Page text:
Why assume an initial damage to the fuselage, as in Fig.15? It has much to do with the structure, where the strongly built center wing penetrates a fuselage. This means that the fuselage has a cutout, which weakens it.
There is certainly a strong connection between the center wing and fuselage, quite sufficient for normal loads. However, such construction performs much worse in the case of impact loads that are associated with the explosion. This reasoning could be countered by saying that during landing such shock loads are present, and the designer was aware of that. However, we are dealing with a fundamental difference: The landing loads press the fuselage against the wing, while the impulse from the wing attempts to separate the two.
The loss of leading edge at the fuselage and partial separation of the wing give two important aerodynamic effects: loss of lift on the left wing and an increase in aerodynamic drag. The first one causes rotation around the longitudinal axis, while the second forces the plane to turn left. Figure 16 shows the continuation of rotation and the wing segment left further behind.
Figure 17 illustrates the fragmentation of the fuselage after the internal explosion, described below.
The internal explosion in an already pre-damaged hull, in the presence of a still active torque causes the separation of the two parts. The front of the fuselage continued to rotate around the longitudinal axis, but only because of its inertia. The rear part is still "driven" by the uneven distribution of lift on the wings. This results in mutual rotation of these components so that the end of their relative position, as shown in the figure, is similar to what was found on the crash site.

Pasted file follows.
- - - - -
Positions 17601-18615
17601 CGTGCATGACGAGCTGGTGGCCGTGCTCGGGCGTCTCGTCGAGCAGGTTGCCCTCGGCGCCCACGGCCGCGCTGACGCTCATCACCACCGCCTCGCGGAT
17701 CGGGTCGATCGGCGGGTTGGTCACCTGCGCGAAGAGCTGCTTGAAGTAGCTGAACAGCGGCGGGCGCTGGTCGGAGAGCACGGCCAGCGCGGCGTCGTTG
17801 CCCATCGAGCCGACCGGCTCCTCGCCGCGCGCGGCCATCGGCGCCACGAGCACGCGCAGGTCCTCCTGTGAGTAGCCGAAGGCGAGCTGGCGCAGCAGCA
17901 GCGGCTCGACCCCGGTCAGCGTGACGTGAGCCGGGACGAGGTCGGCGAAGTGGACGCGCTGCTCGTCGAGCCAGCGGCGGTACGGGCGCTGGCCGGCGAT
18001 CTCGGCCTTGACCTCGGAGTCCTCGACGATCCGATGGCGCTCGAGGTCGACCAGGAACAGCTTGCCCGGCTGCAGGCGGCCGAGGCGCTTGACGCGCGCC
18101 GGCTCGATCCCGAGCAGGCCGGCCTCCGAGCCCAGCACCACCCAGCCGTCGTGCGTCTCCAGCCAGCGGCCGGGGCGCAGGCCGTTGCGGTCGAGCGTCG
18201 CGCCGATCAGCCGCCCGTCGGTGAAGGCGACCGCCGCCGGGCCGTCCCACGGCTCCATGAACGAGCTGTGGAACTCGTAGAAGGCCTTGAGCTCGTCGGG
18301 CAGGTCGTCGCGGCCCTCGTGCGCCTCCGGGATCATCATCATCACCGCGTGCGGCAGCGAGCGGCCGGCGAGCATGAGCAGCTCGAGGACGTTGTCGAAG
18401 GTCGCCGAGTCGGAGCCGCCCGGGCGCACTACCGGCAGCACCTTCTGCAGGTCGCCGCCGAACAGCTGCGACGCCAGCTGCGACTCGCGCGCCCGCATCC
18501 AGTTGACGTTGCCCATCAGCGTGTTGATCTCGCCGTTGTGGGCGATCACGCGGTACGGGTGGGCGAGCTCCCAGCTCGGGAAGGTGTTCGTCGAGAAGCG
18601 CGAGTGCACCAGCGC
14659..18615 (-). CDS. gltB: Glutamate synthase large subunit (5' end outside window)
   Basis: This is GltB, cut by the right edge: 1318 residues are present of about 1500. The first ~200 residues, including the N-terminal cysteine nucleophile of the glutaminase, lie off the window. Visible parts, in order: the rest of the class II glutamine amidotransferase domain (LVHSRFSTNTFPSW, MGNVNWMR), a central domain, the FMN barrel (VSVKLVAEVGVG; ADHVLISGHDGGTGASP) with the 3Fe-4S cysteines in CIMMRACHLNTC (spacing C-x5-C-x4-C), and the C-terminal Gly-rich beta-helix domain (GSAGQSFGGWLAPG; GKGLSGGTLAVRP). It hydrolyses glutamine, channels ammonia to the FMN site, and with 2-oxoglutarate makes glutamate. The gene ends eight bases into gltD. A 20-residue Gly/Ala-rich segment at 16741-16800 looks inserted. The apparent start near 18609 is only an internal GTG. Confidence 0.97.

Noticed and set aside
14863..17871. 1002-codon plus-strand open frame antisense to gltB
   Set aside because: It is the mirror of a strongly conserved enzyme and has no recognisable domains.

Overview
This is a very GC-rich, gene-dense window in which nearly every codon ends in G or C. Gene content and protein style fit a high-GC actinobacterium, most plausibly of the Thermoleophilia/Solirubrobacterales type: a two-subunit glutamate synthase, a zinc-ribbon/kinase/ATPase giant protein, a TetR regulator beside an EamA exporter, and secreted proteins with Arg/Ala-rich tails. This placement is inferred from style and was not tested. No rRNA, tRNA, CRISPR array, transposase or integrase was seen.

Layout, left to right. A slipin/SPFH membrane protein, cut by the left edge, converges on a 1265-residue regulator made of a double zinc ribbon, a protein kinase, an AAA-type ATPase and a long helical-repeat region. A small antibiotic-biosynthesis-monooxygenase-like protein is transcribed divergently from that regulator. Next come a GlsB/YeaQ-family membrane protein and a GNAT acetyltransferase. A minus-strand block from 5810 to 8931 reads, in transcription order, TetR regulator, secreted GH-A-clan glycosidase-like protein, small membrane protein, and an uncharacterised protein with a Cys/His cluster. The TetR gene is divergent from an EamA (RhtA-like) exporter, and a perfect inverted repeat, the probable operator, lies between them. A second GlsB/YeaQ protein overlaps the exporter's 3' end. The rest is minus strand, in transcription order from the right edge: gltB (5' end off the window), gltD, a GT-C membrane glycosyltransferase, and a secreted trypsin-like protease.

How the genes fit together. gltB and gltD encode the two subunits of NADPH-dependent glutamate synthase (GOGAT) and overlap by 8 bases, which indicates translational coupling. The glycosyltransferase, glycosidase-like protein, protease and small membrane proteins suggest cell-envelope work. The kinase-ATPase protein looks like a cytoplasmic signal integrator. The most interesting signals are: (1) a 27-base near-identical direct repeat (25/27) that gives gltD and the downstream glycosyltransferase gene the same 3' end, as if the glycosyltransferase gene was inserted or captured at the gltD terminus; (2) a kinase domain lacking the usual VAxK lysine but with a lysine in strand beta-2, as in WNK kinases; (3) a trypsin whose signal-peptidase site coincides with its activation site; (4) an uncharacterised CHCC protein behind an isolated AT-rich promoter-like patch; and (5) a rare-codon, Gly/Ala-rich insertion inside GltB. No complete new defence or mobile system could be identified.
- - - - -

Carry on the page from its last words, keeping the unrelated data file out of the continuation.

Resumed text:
It is not important whether the angle of rotation of each of these two parts was exactly a multiple of 1800. It is enough if the rotation angle exceeds 900, and as a result of inertia of the center wing, an upside down landing of rear portion is enabled.
Speaking of the final location on the ground, the front part of the fuselage finally stopped at the approximately normal position. The rest of the machine was hitting the ground in the upside - down position and undergoing further fragmentation. Finally, parts of the center wing stopped near the cockpit after assuming an inverted position.
A more detailed fragmentation pattern is shown in Figure 21, as created by Mr. Marek Dabrowski, MSA. Since this was created independently, not all of the details described here coincide with the above sketches.